Lorenzo Vidino, magistrato statunitense ed esperto di terrorismo denuncia le malefatte del gruppo neonazista negazionista Al Awda Italia guidato da Susanne Scheidt e Miguel Guillermo Martinez Baal e il cosiddetto Campo Antiimperialista che finacheggia il terrorismo dei nostalgici di Saddam Hussein
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FrontPage Magazine | 11/20/03 | Lorenzo Vidino
Even as Italy has come under attack in Iraq, some radical Italian leftists have begun collecting money to ship to the terrorists.
Last Wednesday’s massacre in Nassaryia, in which 19 Italian troops lost their lives, marked the largest number of casualties suffered by the Italian army since 1945. In Italy, where the word “patriotism” is often pronounced with a condescending grin and the national flag is nowhere to be seen, the tragedy provoked an unprecedented sense of unity, as thousands of citizens laid wreaths in front of the headquarters of the Carabinieri.
The Italian government’s reaction was predictably strong. Prime Minister Silvio Berlusconi has been one of the firmest allies of the Bush administration since 9/11, and despite strong internal opposition, one of the few European leaders who supported the war in Iraq. After expressing the government’s condolences to the families of the victims, Berlusconi announced that Italy will not recall its troops. In fact, 50 members of the Tuscania, an elite unit, left for Iraq on Thursday morning.
Like America on 9/11, Italy found its unity amidst the rubble of Nassaryia. Or at least, most of Italy did.
Interviewed by the Italian newspaper Libero on the day of the attack, Leonardo Mazzei, leader of an organization called Iraqlibero (Free Iraq) said: “[The soldiers] went to fight a war and they found war. The armed Iraqi resistance against Western invaders is legitimate and sacrosanct. We find this climate of mourning unity ridiculous. And it is unacceptable that [Italian President] Ciampi called this a terrorist act—it was an act of war.” Mazzei’s words came as no surprise to those who have followed the deranged actions of his group. Iraqlibero has been extremely active in supporting “the legitimate Iraqi resistance,” organizing massive anti-war protests and posting bulletins on their website about the evils of the “imperialist occupation.”
In early September, the beautiful town of Assisi—birthplace of Saint Francis—served as a venue for the Anti-imperialist Camp, a one-week meeting organized by militants from Italy's extreme Left. United under the banner of anti-Americanism and "anti-imperialism," an odd mix of neo-fascists, anti-globalization advocates, radical Islamists and hard-core leftists (the type who still worship the effigies of Lenin and Mao) gathered to proclaim their support for the Iraqi “resistance.” But the organizers of the Camp decided not to limit their support to sympathetic statements. They also collected funds, using a poster bearing the slogan, “10 Euros for the Resistance, Free Iraq,” and the picture of a Palestinian child lobbing a Molotov cocktail as a means of soliciting donations.(One wonders what a Palestinian child has to do with the Iraqi resistance.) Given the success of the initiative, Iraqlibero decided to continue its fundraising efforts on its website, where it provides a bank account (courtesy of demon capitalism) and a toll-free number.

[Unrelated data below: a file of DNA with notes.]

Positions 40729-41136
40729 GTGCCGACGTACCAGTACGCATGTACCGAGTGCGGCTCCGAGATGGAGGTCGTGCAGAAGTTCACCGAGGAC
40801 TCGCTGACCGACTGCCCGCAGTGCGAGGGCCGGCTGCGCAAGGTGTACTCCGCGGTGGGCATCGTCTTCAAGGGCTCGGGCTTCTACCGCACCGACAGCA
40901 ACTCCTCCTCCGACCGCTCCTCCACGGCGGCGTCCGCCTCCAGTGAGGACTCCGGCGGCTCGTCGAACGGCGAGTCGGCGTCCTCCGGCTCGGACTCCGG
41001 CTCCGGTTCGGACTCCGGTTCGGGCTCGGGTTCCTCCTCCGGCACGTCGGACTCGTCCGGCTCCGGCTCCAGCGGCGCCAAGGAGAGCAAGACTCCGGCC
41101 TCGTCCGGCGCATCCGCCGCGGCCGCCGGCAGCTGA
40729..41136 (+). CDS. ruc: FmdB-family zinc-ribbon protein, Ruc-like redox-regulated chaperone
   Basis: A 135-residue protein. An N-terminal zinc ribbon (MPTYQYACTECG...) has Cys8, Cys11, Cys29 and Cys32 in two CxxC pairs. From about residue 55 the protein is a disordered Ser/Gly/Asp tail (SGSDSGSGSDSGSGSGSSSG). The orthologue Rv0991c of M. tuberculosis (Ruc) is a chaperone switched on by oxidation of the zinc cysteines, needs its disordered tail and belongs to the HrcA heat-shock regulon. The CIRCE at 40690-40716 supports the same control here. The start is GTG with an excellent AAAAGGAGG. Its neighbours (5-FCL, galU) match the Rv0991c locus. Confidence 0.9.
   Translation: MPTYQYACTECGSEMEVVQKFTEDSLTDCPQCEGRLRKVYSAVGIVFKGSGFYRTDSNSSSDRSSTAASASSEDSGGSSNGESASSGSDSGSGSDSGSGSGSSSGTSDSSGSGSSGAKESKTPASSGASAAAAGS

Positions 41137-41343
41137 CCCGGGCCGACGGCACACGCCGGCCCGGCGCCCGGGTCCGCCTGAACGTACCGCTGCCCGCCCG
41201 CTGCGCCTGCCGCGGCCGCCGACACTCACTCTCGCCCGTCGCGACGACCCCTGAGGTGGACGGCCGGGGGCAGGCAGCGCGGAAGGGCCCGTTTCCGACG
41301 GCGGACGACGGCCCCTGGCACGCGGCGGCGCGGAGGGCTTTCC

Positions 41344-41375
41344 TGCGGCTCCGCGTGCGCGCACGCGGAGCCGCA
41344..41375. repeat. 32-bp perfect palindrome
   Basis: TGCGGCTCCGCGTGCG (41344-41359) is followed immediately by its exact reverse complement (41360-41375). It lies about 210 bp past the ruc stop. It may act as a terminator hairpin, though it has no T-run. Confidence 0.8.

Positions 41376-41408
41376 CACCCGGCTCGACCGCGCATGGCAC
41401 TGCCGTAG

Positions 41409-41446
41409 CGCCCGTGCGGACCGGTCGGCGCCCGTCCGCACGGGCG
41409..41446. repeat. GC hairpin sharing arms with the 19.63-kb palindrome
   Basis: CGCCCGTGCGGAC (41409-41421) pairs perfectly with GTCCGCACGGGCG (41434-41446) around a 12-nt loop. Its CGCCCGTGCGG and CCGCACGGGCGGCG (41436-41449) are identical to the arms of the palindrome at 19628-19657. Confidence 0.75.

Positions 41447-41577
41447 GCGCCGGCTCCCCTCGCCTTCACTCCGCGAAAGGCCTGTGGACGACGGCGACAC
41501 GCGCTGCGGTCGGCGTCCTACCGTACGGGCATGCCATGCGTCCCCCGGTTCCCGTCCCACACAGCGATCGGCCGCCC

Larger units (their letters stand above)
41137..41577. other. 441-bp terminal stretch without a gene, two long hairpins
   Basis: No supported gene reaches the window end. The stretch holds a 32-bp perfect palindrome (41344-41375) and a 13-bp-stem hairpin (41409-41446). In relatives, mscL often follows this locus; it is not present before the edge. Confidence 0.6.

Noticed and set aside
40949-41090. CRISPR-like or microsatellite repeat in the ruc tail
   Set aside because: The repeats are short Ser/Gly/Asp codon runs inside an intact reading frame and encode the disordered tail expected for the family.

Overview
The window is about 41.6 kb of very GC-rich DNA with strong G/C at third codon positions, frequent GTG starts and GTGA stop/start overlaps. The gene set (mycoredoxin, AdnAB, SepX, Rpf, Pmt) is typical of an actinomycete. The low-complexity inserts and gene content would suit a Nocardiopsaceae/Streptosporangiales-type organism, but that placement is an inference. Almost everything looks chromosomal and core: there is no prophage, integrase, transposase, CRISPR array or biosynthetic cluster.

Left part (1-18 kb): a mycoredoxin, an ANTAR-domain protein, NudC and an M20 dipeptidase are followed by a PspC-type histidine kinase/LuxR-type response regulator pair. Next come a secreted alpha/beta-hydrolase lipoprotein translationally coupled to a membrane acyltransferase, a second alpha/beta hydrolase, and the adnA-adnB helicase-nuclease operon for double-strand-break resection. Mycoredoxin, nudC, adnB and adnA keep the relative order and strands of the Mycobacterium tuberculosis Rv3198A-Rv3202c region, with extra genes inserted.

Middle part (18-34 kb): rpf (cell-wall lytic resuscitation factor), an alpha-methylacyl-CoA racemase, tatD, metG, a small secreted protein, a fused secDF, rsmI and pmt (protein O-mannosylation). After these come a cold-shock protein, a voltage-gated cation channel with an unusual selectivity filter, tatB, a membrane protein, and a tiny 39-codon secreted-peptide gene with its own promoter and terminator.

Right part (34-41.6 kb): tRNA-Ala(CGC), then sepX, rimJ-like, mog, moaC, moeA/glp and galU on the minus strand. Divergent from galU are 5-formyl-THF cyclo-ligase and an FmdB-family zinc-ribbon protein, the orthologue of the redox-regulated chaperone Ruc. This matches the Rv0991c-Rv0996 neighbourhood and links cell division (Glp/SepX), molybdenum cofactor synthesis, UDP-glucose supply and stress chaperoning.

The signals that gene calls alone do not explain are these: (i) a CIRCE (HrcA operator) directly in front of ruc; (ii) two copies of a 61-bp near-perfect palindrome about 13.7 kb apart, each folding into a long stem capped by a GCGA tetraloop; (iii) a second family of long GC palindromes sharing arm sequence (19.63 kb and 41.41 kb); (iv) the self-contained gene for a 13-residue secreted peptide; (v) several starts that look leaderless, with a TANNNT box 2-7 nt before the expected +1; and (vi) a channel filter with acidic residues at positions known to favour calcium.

According to the website, the money collected will be donated to the Iraqi National Alliance (INA), an organization led by Jabber al Kubaysi, one of the founders of the Iraqi Baath Party. The man in charge of collecting the funds for INA is Awni Al Kalemji, who, in the ‘60s, collaborated with Palestinian militant George Habash to start a movement that later led to the creation of the radical Popular Front for the Liberation of Palestine (PFLP). INA was made up mainly of Iraqi dissidents, but in November 2002, the Iraqi government met with INA’s leaders to reach a reconciliatory agreement. Desperate for allies, Saddam’s regime decided to make peace with all opposition groups, as long as they did not support the Americans. The results of this policy can be seen on a daily basis in Iraq, where dozens of loosely connected groups use hit-and-run guerrilla tactics against allied forces.
This unusual hodgepodge of Italian militants provide material support to an organization that is fighting against allied (that is, Italian) troops. Unlike charities whose assets have already been frozen for supporting terrorism, Iraqlibero does not even make an attempt to disguise the real destination of its fundraising efforts, and openly admits that it is collecting money for violent activities directed toward killing its fellow countrymen.
While Italy should not tolerate such activities—which clearly compromise its national security—the problem touches America as well. Iraqlibero’s website posts a list of supporters of the group that have signed up for the massive pro-Resistance protest scheduled to take place in Rome on December 13. Several of those listed are from the United States. Moreover, the Anti-imperialist Camp in Assisi registered the presence of several members of al Awda, a radical organization composed of pro-Palestinian ultra-leftists headquartered in Connecticut. In another example of the new unholy alliance between Islamist and leftist radicals, al Awda has organized several events in the United States and Canada where speakers have advocated the use of violence against Israel.
The Italian and U.S. governments should not tolerate an organization that raises funds for a guerrilla movement that is killing Italian and American forces. The activities of the members of Iraqlibero follow within the most basic definition of treason and as such should be considered.
Lorenzo Vidino is an attorney and a terrorism analyst at the Investigative Project, a Washington DC-based counterterrorism research institute.